in any combinations, in log, linear, percent and time formats.
- Drag and drop one trace to another window, zoom in,
annotate and print.
- Multiple graph window formats are supported -
shared/unshared axes, square and linear arrangements abutted or spaced,
and many other formats.
- Graphs, tables, schematics and comments may be
collected into a Wiki (DokuWiki
is the one supported) with just one click allowing documentation as the
- In the Wiki actual data is attached – at any time
later a click on the objects in the browser window finds the data and
loads it up into either the schematic or graph plotter as appropriate.
- Scripts can change the process corners, initiate
SPICE simulations and document results directly into the Wiki.
- A built-in mailer can send a complete design to a
colleague in just one click.
- Schemata is integrated with MS Windows – it uses
the clipboard to send drawings to Paint and Word etc and data to Excel.
- Schematics may be printed with bitmaps indicating
company or project logos.
- Schematics are locked on the network to prevent
multiple changes, user groups and individual users may lock on a directory
by directory basis. An attempt to edit a locked schematic allows edit but
not saving to the same file.
- A schematic “diff” operation is provided that
visually compares two schematics side by side and indicates any
- You may at any time compare your work to the latest
- Simulation scripts are part of the schematic and
saved with it.
- One-click re-runs any simulations that the designer
has performed to easily re-check results or to easily re-simulate after
the post layout netlist has been extracted.
- One-click changes process corners.
- One-click changes the design into any of the
supported processes – no change to the schematic is need when the process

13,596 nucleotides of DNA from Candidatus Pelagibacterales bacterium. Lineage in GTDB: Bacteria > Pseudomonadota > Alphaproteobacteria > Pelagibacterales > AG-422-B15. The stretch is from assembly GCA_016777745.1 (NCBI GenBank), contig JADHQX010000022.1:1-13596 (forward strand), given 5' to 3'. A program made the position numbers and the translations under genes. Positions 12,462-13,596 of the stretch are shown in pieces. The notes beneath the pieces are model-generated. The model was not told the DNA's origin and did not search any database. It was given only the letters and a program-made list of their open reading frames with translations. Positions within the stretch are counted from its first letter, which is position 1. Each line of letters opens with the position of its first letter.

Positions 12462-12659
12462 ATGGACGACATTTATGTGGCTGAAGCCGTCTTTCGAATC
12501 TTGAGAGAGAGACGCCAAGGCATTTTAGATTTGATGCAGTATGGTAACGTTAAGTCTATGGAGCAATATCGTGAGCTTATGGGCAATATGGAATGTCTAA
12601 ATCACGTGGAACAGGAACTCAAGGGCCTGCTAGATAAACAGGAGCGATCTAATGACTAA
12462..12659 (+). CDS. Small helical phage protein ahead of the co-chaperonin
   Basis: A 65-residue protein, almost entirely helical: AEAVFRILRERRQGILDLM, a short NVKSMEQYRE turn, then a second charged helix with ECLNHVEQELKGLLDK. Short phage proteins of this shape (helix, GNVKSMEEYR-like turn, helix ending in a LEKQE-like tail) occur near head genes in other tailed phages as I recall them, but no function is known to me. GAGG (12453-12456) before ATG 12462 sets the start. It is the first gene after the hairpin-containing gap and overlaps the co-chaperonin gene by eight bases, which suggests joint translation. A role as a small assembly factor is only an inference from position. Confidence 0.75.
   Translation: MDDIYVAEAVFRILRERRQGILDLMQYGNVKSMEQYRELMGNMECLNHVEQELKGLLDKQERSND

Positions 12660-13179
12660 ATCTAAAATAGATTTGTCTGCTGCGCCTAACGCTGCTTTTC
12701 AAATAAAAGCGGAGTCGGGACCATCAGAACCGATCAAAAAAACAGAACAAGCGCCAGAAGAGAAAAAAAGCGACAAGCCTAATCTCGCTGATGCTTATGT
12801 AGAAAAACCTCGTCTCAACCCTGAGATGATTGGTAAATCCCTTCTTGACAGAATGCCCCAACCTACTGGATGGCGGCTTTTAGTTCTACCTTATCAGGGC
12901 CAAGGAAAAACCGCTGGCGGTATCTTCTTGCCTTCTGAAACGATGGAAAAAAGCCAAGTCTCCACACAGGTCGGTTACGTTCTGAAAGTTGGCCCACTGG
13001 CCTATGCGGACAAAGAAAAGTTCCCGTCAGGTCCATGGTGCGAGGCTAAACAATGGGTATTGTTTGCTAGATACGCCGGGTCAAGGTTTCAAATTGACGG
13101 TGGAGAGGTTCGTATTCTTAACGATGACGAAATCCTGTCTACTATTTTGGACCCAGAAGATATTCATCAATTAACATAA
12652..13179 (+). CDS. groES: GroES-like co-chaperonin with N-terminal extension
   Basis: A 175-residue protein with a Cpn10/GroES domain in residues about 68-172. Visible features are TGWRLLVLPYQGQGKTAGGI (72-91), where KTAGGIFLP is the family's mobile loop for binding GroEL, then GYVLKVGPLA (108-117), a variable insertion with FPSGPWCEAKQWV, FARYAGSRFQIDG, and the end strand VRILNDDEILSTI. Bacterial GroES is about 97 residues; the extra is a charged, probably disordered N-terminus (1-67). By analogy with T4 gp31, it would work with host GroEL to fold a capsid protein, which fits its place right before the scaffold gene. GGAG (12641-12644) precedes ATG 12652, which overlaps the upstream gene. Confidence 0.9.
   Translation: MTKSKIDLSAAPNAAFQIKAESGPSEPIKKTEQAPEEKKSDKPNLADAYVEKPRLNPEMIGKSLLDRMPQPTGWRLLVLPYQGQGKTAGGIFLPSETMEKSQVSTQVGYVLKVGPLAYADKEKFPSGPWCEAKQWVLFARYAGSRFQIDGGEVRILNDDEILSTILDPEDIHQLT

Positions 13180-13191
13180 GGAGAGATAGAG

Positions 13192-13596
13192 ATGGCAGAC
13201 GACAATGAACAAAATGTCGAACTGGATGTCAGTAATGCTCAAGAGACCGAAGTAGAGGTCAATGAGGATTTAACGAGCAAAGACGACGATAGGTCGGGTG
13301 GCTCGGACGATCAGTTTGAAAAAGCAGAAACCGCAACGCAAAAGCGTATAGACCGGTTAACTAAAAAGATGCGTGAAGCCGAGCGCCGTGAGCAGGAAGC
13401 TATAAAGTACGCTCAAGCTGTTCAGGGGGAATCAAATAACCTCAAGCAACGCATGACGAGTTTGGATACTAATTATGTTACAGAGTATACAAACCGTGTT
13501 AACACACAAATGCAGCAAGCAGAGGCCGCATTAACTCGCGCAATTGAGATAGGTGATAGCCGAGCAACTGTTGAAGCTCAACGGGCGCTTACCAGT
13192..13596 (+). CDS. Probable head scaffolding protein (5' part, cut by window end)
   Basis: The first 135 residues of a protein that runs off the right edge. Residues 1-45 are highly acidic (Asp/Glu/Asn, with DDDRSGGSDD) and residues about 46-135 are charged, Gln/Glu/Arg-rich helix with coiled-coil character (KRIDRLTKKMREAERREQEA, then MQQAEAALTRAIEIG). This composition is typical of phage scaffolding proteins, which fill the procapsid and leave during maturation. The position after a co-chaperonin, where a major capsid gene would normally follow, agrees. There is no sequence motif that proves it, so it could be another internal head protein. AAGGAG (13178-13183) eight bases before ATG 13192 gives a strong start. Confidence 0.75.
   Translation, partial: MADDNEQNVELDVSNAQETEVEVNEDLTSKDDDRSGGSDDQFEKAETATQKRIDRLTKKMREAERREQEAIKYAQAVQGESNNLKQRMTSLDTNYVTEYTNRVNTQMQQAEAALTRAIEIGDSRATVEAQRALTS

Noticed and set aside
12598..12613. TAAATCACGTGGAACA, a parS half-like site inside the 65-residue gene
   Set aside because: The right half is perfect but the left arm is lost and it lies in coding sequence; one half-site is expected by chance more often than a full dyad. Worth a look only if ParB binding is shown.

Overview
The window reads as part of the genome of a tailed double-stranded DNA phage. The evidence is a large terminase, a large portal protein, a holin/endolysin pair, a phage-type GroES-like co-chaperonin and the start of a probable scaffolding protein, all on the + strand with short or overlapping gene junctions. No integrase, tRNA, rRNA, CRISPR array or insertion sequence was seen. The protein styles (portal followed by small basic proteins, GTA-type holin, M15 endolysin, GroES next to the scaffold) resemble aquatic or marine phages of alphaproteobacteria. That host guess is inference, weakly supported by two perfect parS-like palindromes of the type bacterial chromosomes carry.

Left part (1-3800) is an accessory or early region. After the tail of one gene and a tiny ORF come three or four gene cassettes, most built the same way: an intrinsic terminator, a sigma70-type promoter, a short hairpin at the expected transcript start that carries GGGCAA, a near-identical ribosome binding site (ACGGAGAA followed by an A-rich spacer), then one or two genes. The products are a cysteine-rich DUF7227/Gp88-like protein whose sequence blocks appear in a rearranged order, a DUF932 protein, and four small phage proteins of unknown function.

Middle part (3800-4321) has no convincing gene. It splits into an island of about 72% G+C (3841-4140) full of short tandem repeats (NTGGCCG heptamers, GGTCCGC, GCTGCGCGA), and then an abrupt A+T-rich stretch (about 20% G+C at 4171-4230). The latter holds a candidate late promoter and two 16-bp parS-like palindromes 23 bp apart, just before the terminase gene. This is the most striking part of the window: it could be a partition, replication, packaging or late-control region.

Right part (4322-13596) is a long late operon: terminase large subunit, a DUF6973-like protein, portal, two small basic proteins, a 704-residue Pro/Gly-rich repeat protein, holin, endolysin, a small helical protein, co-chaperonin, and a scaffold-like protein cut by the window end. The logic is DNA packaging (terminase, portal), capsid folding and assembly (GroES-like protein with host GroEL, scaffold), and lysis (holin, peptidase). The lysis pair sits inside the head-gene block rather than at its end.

is changed. Even device geometries are adjusted if, in the initial design,
the user has used the process derived variables (such as nlogw which is
the Nmos Logic Width and many others) or has used the process case
selector for the parameters (for example, if GSMC015 10k if TSMC018 3k
means if a Grace Semiconductor 150nm process is being used the value is
10k, if a TSMC 180nm process is being used the value is 3k).
- The schematic writes netlist files for Spice and
for LVS (which may differ since elements can be marked as “simulation
- Verilog netlists correctly indented, correctly
using buses where appropriate and correctly defining I/O are can be
written out to support a Verilog netlist driven back-end chip assembly.
- Schemata supports IO pads that define bond pad
order and pin number, the pin out table is dynamically generated and an
Excel file of the pin out including pin descriptions for data sheet
generation is created.
- A “distribution” features is provided to collect all
components, including any simulation scripts and results, into a compact “zip-like” file
in order to archive or send a complete design to another user or another
- Graphical results, Excel spreadsheet and arbitrary
other files may be associate with a schematic to become part of the
- A drag and drop outline allows hierarchical
renaming and hierarchical re-arranging to be done easily.
- Consistency checking tools allow all schematic
sources to be verified as coming from the appropriate libraries and file.
- “Logical Pathnames” (somewhat like libraries)
abstract the schematic design from the file system allowing designs to be
easily copied or moved to another site, another disk or USB stick.
- An unpacking feature shows any version changes visually
in a side by side comparison if a similarly named circuit exists at
another computer or site so allowing unpacking of a large hierarchical
design without accidentally overwriting a local schematic that happens to
have the same name in the same library, or any later revision of a
schematic not used in the distribution received..
- One click archive backs up all schematics.
- A search feature searches all schematics at a site
by name, by any simulation script entry or by any macro model.
- Schemata supports Excel as a schematic data source
to allow complex interconnected analog cells to be parameterized and
interconnected from a definition developed in an Excel spread sheet. This
unusual capability allows the designer to interconnect tens of thousands of
minimum sized transistors in innovative ways to create analog cells that
operate as “systolic arrays” achieving functionality through
interconnection patterns. Schemata reads the Excel file directly (using MS
OLE) and automatically translates it into a netlist for SPICE. One mouse
click activates the Excel file feature – no programming needed.